be worth a thousand-fold the cost of the very great labor expended in 
their preparation. 


On the left side of the map are two independent sections, one a section 
of the Waverly rocks, from the top of the great Ohio Black Slate to the 
coal measures, taken on the Ohio river; and the other a section, taken 
in the Hocking valley, from the middle Waverly up to the horizon of the 
Maxville limestone, now ascertained to be a true lower carboniferous 
limestone of the age of the Chester group, of Illinois- In this section, 
directly under the Maxville limestone, and above the Waverly conglom- 
erates, is seen the place of the Logan sandstone group, every where rich 
in upper Waverly fossils. 

Sii/i/kisn I 

KiUeious Roek. 


MAI' Ofc. 




Alliens, Hocking, Perry, Licking 8l Muskingum Counties, 


r~ 1MU)F.E.R.AX])RF/\VS zr. 






net Seen . 


Yr/fim • 


/kit State 


S'tefen/e Orr 

/h/tr/ft/Mrr/, H Blueish 6 'hales. 
■ ff"; foal plant*.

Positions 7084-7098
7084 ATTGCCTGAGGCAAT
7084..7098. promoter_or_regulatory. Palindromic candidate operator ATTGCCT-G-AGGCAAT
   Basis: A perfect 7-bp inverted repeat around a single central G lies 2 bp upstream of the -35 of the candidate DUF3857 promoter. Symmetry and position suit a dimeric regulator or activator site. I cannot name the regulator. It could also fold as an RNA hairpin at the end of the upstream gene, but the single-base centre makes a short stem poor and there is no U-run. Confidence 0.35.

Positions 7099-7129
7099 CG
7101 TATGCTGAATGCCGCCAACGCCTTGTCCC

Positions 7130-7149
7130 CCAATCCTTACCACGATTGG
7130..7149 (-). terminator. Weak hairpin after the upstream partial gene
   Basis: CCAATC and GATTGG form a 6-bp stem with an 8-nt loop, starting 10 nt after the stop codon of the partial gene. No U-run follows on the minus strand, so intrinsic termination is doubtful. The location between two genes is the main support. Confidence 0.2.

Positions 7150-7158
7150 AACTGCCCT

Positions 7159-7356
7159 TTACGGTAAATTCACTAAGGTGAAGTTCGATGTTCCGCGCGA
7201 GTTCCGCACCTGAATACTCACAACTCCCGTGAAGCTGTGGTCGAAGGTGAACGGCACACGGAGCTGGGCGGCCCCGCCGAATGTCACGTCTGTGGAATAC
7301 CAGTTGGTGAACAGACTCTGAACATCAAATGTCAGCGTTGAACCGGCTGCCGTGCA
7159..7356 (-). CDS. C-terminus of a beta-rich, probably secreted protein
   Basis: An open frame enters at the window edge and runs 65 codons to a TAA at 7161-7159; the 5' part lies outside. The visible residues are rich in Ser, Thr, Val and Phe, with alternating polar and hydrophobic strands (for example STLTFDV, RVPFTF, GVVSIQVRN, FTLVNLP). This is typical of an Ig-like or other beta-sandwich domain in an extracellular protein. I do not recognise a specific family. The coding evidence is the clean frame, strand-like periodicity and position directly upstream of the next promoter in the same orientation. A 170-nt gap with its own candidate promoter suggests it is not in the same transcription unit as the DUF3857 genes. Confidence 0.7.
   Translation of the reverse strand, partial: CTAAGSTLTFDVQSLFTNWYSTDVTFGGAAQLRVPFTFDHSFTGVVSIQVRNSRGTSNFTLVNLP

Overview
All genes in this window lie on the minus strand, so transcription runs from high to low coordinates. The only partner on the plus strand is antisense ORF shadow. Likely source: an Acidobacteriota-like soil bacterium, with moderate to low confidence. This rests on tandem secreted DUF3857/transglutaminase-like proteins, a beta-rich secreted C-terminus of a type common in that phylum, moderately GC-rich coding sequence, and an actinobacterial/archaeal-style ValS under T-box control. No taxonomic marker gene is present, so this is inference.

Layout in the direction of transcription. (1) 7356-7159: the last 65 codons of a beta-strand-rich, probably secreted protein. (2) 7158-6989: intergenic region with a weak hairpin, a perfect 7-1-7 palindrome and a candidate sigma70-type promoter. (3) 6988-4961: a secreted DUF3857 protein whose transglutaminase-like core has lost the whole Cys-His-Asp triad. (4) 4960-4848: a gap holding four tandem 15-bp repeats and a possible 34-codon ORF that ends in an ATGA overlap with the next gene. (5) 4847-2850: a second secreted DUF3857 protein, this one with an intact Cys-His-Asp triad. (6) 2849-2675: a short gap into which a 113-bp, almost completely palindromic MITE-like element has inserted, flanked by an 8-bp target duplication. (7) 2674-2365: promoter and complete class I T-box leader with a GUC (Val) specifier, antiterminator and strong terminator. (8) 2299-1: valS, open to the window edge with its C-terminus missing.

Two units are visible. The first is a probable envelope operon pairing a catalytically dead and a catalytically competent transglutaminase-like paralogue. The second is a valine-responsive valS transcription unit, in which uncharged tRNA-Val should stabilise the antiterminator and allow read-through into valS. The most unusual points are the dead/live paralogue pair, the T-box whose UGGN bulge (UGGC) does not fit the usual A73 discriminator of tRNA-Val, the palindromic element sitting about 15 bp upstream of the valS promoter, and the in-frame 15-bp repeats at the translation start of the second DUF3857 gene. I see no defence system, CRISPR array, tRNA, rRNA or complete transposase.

/«*/■»«/«■ '''gHp-.t/trrvifit/t 

'l/irfr//i/,/,v/,-<s " 

No. 26 

S'ttierUe Ore. 


No. 853. 

fr/'w/tr/ //.',, K 


No 23 



No. SO. 

r*~ or, 

\ No] 


! iMftre-fortf. 




mm tnt to tfir-S 'time 

tuAjfa/if: Ftsdtiletvus. 

/X ^//Em>rii: fositifavii.y 
rt "/ SaJiatstone fossilifrrotts: 

■ff/ Fin Clay. 


wrr/r » y j H,,i/r/ A'i*. 


''r /.//ne.ifo/te. 

Stair //.t/i/n/i Suad Stone fJ 



The horizontal lines indicate spaces 10 feet apart. 


1. Sec. near Nelsonville, on old Marietta road, on hill between the Hooking Eiver and 

Monday creek, Athens county. 

2. Sec. in hill back of old Hocking furnace, Haydenville, Hocking county. 

3. Sec. John Tannahill's, Sec. 28, Green township, Hocking county. 

4. Sec. of coal, Nelsonville seam, hill back of Nelsonville, Athens county. 

5. Sec. (composition) near Nelsonville, York township, Athens county. 

This includes a section of W. B. Brooks' coal. 

6 See. Peter Hayden's coal, Green township, Hocking county. 

7 See. James Hawkins, Snow Fork, Sec. 3, Ward township, Hocking county. 

8 Sec. Bayliss Glenn's, Sec. 6, Ward township, Hocking county, partly on Snow Fork 

and partly on Bear run. 
9. Sec. Position of coal blossom, James Hawkins, Snow Fork, Sec. 3, Ward township, 
Hocking county. 

10. Sec. showing position of fire-clay and ore, near Logan, as given by S. Baird, Esq. 

11. Sec. Samuel Thompson's, Monday Creek township, Perry county, near Maxville. 

12. Sec. Maxville Limestone, David Hardy's, Maxville, Perry county. Showing the 

position of limestone over Logan Sandstone group (Waverly.)